They’re really applications of data science in every environment. And so right now I am indeed finishing up a data science boot camp that’s been lasting about six months. It’s been a really fun experience and I’ve learned a lot. And then on one hand I’m thinking about how could I propose and apply this to my current environment. And that I think is very fun to think about it and to be able to like it learn new things and then apply to your work. I think it keeps our work always exciting.
Sasha Raskin (Life Coach, Business Coach & Therapist in Boulder): That’s the reason why I started Go New. This is the age of really questioning old education systems, right? And first of all, do I really need to learn from a teacher a subject or do I need to learn from a person who had success in doing what they teach, right? So I believe this is the age of experts versus the age of teachers, right?
And the age of choice, I can actually choose to customize my learning instead of being given this random package, well, not random, but master’s is great, and I’m doing a PhD now and this is great. But I sometimes see that if I seek the biggest experts in the world on the subject that I want to learn about, usually they have some sort of, for example, weekend training, that I can go to and get laser-focused knowledge that has specific tools that I can apply in a very fast-paced format.
And using the power of the group and the power of mastermind, being in a group of people that learn the same thing. And in many times I learn in those types of environments more than I learned for years in master’s or bachelor’s programs. And using technology, once again, you can pay with a button and go and study an online class or a hybrid program. And this just feels so great, this is such an abundance. And with flight tickets being so cheap and with more options for technology like Airbnb you can create your own education system and just go and see and travel … see places and get an access to the biggest experts in the world, which is incredible.
Michael Salkinder (Data Scientist & Marketing Team Leader): I think it’ll be a cultural change, I think it will take some time though. Because the age of classical education has lasted so long, it’s one of the things that probably hasn’t changed for thousands of years, the idea of classroom education. I think it’s fantastic that it’s being challenged. And I imagine that those people that learn, that get comfortable with this and that learn to do this can indeed reap the benefits of this.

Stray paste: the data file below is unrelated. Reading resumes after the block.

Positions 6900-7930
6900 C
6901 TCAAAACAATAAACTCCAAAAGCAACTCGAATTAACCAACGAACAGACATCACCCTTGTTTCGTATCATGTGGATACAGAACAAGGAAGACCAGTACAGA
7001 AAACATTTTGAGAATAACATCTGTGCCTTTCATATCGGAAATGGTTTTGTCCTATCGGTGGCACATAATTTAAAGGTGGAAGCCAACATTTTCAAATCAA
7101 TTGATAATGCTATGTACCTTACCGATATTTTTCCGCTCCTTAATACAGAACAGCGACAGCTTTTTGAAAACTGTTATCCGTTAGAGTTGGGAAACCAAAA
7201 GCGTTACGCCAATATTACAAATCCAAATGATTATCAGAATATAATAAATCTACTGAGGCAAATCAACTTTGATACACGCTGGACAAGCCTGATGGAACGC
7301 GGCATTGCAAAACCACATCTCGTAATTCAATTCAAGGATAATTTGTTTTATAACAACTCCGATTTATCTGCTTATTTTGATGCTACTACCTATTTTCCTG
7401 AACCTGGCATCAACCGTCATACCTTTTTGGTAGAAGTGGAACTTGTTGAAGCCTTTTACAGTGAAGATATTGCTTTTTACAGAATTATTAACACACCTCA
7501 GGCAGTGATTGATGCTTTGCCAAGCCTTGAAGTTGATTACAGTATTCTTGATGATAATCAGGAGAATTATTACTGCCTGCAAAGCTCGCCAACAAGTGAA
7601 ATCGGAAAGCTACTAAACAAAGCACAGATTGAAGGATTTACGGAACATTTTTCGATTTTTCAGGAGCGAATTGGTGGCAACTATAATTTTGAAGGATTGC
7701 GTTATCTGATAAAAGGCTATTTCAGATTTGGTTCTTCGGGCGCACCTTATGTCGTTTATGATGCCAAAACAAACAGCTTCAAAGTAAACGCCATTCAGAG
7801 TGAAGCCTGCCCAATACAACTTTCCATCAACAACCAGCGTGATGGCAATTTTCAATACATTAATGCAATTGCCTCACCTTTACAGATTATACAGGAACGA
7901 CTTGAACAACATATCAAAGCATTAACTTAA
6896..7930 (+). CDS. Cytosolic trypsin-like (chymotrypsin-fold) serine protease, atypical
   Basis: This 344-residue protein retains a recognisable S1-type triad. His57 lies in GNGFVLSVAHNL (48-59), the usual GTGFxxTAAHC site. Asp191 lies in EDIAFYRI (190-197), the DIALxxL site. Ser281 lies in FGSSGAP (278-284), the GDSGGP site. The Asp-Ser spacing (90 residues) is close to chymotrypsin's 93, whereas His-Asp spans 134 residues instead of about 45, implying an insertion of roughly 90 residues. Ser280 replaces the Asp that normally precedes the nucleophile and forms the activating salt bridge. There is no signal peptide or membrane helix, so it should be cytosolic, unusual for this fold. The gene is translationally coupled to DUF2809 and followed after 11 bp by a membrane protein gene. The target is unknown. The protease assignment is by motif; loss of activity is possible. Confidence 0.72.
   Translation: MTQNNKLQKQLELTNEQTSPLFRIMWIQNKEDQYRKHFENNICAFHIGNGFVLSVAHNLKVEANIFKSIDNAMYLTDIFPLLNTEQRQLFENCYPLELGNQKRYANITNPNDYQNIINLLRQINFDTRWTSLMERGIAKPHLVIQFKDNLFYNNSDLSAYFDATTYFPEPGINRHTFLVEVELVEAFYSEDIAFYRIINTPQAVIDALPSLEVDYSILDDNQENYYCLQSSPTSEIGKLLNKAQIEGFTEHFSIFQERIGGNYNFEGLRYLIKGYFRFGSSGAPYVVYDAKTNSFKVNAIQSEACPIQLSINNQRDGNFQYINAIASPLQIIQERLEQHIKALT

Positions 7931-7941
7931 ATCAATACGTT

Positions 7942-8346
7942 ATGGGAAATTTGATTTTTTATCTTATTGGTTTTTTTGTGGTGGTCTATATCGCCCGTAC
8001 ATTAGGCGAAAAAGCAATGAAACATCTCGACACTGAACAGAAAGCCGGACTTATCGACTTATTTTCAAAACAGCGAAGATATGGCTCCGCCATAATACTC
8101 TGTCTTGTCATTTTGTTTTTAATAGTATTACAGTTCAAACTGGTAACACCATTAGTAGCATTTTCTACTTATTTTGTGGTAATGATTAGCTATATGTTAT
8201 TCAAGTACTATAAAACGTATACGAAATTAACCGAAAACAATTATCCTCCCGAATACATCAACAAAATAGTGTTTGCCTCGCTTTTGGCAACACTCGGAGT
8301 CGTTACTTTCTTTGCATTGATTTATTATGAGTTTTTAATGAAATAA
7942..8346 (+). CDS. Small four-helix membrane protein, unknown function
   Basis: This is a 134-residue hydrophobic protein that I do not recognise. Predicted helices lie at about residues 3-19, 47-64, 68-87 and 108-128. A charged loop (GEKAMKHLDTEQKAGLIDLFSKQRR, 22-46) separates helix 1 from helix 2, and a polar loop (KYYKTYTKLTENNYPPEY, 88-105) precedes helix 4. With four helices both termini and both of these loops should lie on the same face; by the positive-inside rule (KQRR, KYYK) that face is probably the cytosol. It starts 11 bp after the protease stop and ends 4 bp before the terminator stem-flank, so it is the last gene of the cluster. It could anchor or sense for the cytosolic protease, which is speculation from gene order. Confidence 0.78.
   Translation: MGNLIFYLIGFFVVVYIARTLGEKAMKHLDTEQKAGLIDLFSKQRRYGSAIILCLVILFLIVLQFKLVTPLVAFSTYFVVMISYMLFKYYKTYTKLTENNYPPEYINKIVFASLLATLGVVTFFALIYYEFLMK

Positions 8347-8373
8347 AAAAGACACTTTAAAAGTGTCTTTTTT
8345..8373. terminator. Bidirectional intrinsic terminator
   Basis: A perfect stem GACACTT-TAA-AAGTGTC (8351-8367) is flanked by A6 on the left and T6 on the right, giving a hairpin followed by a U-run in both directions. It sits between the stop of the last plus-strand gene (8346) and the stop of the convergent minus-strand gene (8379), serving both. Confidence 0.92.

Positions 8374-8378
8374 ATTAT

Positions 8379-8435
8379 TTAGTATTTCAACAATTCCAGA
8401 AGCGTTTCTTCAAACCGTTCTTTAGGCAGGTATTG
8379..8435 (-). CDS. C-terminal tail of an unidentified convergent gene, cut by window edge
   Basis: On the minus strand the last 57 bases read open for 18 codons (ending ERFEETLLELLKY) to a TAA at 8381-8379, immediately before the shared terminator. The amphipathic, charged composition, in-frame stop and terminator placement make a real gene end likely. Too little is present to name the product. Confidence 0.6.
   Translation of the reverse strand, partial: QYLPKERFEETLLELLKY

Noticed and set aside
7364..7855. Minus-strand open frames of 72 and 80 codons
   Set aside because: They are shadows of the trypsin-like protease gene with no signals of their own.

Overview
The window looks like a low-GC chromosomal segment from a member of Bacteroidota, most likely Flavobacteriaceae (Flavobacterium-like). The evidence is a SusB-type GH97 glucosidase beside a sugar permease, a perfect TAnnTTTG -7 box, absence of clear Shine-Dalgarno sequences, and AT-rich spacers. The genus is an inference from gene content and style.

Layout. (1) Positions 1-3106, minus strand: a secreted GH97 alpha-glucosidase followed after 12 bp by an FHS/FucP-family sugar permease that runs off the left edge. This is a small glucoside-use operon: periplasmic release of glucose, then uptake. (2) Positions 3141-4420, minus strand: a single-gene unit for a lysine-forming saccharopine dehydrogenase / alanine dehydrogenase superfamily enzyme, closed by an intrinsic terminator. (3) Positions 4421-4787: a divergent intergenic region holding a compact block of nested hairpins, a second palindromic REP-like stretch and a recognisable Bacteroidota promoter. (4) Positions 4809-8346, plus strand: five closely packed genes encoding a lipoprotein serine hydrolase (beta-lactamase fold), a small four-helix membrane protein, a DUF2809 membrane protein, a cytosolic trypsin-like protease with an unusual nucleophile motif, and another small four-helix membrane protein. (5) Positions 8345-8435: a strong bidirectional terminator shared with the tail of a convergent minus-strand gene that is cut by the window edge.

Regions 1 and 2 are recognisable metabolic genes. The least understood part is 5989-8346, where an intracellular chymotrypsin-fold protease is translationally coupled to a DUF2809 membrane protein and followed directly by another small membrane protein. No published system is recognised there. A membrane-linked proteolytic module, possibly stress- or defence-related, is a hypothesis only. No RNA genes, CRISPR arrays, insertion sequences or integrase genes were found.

Sasha Raskin (Life Coach, Business Coach & Therapist in Boulder): And I think what we’re doing right now in a way is an extension of that, right? Just the whole format of podcasts, just taking the idea of modeling into a higher level, right? If I want to be doing something, why don’t I go and learn it from someone who already did that, right? So if I want to create a lifestyle and maybe create a job that I would enjoy working from home, why don’t I go and listen to a podcast with Michael Salkinder, for example, right? And get some ideas in a very different type of environment, right?
What we’re doing right now, it is a conversation, and every time that I do a podcast with someone or some very big experts in their field I always see this humbleness, while sometimes the danger of formal education is teacher holding the power in being kind of the expert that brings knowledge from the top of the mountain to the student. And sometimes really forgetting that when I go to a higher education program I’m employing the teacher, I’m the employer, right? I paid for it, but somehow it gets flipped and the teachers hold the power, and it just doesn’t make a lot of sense.
Michael Salkinder (Data Scientist & Marketing Team Leader): Yeah, that’s very interesting. I wonder if … Do you actually have advice for me and for others? So you’re saying a teacher you find in a formal environment, and that’s what’s easy, right? You sign up for a school and everything is set up for you.
Sasha Raskin (Life Coach, Business Coach & Therapist in Boulder): They take the power away, right?
Michael Salkinder (Data Scientist & Marketing Team Leader): Sure, but the idea of …
Sasha Raskin (Life Coach, Business Coach & Therapist in Boulder): Tell me what’s good for me, right?
Michael Salkinder (Data Scientist & Marketing Team Leader): Sure. The idea of you’re kind of … In the more individualized approach that you are discussing right now, you actually have to go out there and seek these people and have what are challenging conversations. There is an uneasiness about going on Linkedin and going to a current data scientists and saying, “I would love to learn more,” whether it’s approaching for a job or whether it’s just approaching for knowledge, information, experience – there is a natural uneasiness I think. And I wonder what you tell your clients or otherwise or just people in terms of advice on what kind of attitude or what kind of mind shift needs to happen. What do you recommend to have?